I was lying on a park bench, watching the pale, fluid light behind my eyelids. My toddlers were across a playground full of dangerous equipment, but I didn't need to watch them. They were in the company of an imposing-looking man with a thick beard — their father.
To my right, car doors would periodically open and shut, excited children's voices percussed by low masculine tones.
"How about the swings?" said one father, exiting a vehicle. "Swings first and then we'll come back for the slide later."
"Oh, I don't know if I could beat you in a race," said another pedaling alongside his elementary-school-aged daughter.
"Jelerhitomangaba," or something to that effect, said another in a language I couldn't understand.
Lying there, relieved of the duties of motherhood for a moment, I was suddenly overwhelmed at the notion that all of these children had positive, healthy and regular interactions with their fathers. The very fact that these father-child conversations were so casual and mundane suddenly seemed extraordinary. I wondered if this had ever been as true in American history as it is today.
To be sure, fatherless homes are FAR more prevalent today than ever. According to the National Fatherhood Initiative, 33 percent of American children live without fathers compared to just 11 percent in 1960. (That figure jumps to 64 percent, by the way, in African American households. Ouch.)
This is incredibly sad not just for those kids, but for society as a whole. Statistics from that same group show a truly staggering array of issues that arise when fathers are absent.
But, keep in mind that in these days of increased feminine power and status, it is not always the father's fault or decision that he is not in the home. Also keep in mind that statistics like these don't tell the whole story, like marriages in the war years when fathers were absent for long periods of time but still considered "in the home."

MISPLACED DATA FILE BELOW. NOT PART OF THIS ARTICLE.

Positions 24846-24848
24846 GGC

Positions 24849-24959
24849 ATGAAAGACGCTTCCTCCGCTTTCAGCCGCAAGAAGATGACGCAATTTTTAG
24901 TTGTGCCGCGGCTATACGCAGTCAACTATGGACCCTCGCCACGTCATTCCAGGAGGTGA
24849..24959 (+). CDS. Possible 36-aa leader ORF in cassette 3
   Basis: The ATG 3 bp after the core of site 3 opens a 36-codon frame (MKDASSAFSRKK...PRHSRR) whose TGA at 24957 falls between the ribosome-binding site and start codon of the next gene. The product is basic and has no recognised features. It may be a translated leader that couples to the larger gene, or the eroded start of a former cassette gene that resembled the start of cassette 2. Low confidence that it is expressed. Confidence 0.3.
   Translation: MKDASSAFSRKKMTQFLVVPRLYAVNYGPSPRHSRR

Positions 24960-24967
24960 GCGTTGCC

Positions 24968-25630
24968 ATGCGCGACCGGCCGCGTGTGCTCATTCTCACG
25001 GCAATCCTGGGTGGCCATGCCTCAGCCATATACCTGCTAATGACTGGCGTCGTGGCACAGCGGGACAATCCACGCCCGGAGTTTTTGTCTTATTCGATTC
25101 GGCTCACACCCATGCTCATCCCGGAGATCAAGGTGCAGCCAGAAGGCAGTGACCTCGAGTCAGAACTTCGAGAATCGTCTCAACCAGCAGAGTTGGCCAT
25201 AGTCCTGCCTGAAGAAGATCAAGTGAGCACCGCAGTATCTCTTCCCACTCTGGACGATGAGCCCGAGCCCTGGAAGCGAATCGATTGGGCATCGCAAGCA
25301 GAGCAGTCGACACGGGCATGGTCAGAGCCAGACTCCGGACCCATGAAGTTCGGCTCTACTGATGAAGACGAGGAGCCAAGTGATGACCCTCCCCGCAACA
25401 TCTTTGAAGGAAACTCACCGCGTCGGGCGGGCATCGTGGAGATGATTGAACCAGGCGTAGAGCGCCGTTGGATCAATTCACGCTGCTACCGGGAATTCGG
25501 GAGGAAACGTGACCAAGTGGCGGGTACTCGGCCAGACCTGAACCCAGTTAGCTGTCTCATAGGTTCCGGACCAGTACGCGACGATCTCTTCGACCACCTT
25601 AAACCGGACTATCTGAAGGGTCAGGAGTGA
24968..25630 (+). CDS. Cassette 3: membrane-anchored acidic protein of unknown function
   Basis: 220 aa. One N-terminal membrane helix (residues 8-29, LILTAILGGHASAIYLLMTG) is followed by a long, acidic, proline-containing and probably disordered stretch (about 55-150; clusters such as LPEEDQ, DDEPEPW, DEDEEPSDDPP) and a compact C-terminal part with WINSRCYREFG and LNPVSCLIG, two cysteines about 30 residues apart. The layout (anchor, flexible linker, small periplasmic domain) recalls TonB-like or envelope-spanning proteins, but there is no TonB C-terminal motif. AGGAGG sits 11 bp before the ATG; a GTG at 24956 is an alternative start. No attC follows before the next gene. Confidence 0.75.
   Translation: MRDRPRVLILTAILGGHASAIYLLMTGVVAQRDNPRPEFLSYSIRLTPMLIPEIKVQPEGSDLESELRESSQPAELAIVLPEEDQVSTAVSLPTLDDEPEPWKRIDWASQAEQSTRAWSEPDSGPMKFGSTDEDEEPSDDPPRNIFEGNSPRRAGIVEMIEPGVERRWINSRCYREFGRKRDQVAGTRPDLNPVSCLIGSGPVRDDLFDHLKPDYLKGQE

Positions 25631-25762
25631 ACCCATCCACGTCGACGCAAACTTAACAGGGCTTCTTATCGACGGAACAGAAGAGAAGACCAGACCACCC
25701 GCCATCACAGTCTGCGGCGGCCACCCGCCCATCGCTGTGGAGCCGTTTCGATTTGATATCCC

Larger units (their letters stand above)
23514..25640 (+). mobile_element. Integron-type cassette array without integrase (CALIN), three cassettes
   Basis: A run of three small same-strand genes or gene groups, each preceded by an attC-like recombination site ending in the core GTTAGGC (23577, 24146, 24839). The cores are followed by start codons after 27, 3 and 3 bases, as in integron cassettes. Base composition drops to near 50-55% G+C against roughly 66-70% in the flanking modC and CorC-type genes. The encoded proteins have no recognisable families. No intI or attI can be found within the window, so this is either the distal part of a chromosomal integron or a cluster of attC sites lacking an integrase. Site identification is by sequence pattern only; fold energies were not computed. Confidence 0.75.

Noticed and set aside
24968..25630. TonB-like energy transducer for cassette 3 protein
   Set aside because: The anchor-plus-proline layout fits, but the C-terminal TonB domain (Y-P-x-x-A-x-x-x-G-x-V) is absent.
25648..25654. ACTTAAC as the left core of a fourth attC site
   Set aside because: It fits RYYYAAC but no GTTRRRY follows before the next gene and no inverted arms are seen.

So, while statistics are great at showing quantitative values, they aren't real good for qualitative ones. Nothing I found could show how much better of a job the fathers who stick around are doing in relating to their children and taking on more household duties.
I guess it's just a sense I get from the flyers I see for fathers groups and the men I see pushing strollers and the proliferation of fatherhood books in the bookstore. Those of you who were alive more than 30 years ago, correct me if I'm wrong, but these things feel like a very new shift in fatherhood. It seems to me that today's men are forging new trails, smashing stereotypes and often doing the enormously difficult work of overcoming in-grained patterning from their own absentee, abusive or negligent fathers.
This is not new to their generation — my father and father-in-law are both wonderfully calm and supportive, despite having a less-than-ideal examples set for them by their fathers. But looking around at the men in my circle of friends, I do think that these days more than ever engaged and committed fatherhood is the rule, not the exception.
Much like mothers, today's fathers may not always love being around their kids, nor changing their entire lives to revolve around them. But the difference these days is that fewer of them see it as an option.
Psst.... Have you gotten your copy of Dark & Light: A love story for babies yet?